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Ok, I'll try to step you through it. Feel free to ask more quesitons if you wish. I started with the yeast pack at 72 degrees for a couple of hours. I pitched it into the wort at about 70 degrees and kept it in the primary at that temperature for a week. When I moved it to the secondary I tried a small ammount. It tasted alright when compared to other beers that I've tasted at that stage. It was still a tad sweet, but there was clearly some fermenting left to do. I put the secondary in a room at 60 degrees for a day, and then into a fridge at 47 degrees for about 5 days now. I was told that I should gradually adjust the temperature with a lager, so I did my best to ease the temperature down to 47 degrees. The book I have on brewing doesn't tell me too much about lagers and my friends know only slightly more than I do. That's why I'm here. I'm told that I should keep it at a low temperature for at least 3 weeks. I can see that the yeast is still somewhat active because when I look at the carboy I can periodically see a small bubble rise to the surface. The beer is already noticeable clearer. What should I do? Have I already made a mistake?
 
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spacehog

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I can't remember the exact number or anything but it was a Czech style lager yeast made by Wyeast. It said on the package that 47 degrees was the desired temperature. It also said that I should activate it by putting it in 70-75 degrees for a couple of hours. My local homebrew shop told me to keep it warm while it was in the primary so I did.
 

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Ok, well, your beer is going to be ok, but not a lager if you fermented it for a week at 70 degrees! You'll notice that it will be fruity and less crisp, like an ale. It should have been fermented at 47 degrees the entire time.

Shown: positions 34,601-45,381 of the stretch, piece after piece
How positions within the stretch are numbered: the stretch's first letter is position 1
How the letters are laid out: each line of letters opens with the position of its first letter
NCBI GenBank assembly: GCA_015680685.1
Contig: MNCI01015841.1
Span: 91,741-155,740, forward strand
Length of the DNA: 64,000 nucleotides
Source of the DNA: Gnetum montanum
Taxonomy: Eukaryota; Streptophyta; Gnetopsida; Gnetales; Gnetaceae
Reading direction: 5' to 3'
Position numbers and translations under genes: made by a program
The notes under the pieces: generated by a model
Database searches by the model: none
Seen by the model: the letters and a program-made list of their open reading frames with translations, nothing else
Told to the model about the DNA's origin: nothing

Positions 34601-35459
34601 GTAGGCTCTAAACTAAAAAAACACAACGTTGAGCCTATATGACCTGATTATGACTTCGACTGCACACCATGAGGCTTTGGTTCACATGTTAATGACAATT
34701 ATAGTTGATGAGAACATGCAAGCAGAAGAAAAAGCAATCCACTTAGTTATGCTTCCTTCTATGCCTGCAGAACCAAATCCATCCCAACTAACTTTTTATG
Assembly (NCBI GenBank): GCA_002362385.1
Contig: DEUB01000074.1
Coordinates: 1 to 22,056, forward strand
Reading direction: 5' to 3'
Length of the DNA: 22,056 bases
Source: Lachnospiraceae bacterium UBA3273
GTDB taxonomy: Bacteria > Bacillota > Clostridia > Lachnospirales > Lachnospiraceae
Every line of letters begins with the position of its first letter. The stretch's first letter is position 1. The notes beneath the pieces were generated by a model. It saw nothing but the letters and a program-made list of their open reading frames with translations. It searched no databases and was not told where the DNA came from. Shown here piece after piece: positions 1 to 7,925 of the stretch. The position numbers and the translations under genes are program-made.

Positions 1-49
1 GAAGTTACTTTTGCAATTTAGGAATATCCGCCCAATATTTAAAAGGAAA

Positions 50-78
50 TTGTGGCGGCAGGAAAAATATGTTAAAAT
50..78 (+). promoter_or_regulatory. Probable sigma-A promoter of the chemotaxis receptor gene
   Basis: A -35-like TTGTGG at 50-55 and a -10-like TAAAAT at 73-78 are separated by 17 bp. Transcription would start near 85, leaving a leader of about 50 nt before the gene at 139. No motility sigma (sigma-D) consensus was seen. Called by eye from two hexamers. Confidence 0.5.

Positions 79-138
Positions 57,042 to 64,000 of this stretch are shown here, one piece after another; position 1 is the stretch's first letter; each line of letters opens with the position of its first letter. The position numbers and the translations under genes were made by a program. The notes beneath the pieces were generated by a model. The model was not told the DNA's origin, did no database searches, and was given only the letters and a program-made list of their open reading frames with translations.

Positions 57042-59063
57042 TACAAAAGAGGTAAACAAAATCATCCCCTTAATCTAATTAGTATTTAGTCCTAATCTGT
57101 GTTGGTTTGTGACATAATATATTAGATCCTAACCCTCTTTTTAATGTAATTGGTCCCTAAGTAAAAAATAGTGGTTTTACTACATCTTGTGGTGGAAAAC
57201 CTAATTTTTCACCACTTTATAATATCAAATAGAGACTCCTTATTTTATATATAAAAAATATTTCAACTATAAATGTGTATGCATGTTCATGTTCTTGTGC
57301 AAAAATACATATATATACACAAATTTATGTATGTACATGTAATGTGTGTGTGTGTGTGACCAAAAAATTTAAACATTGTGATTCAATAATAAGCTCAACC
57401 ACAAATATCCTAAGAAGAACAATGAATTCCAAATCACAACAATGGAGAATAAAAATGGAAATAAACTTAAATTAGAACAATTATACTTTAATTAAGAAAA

Right now, leave it alone and let it finish fermenting. Keep it at 47 degrees for at least another two weeks. Don't raise or lower the temperature until it's completely finished.

Lagers should be fermented at around 50 degrees until finished and can sometimes use a diacetyl rest before lagering. When you get ready to lager, you'll slowly lower the temperature (5 degrees per day) until you're at 34 degrees and keep it there for 4-8 weeks or so. But you don't even try to start the lagering until the fermentation is done.

Here's some really good information on lagers and how to ferment them: http://www.howtobrew.com/section1/chapter10-2.html
 

homebrewer_99

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The main purpose of racking is to move your brew off the yeast and to allow it to clear.

If you've already done that once then chances are you racked too soon. The evidence is on the bottom of the carboy. ;)

If it was my beer I would rack again, but that's just me.
 

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homebrewer_99 said:
The main purpose of racking is to move your brew off the yeast and to allow it to clear.

If you've already done that once then chances are you racked too soon. The evidence is on the bottom of the carboy. ;)

If it was my beer I would rack again, but that's just me.
Bill has a point- you might need to rack again, but definitely NOT until the fermentation is finished!
 
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spacehog

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Ok sweet. Thanks for all of the help. I feel much more informed now.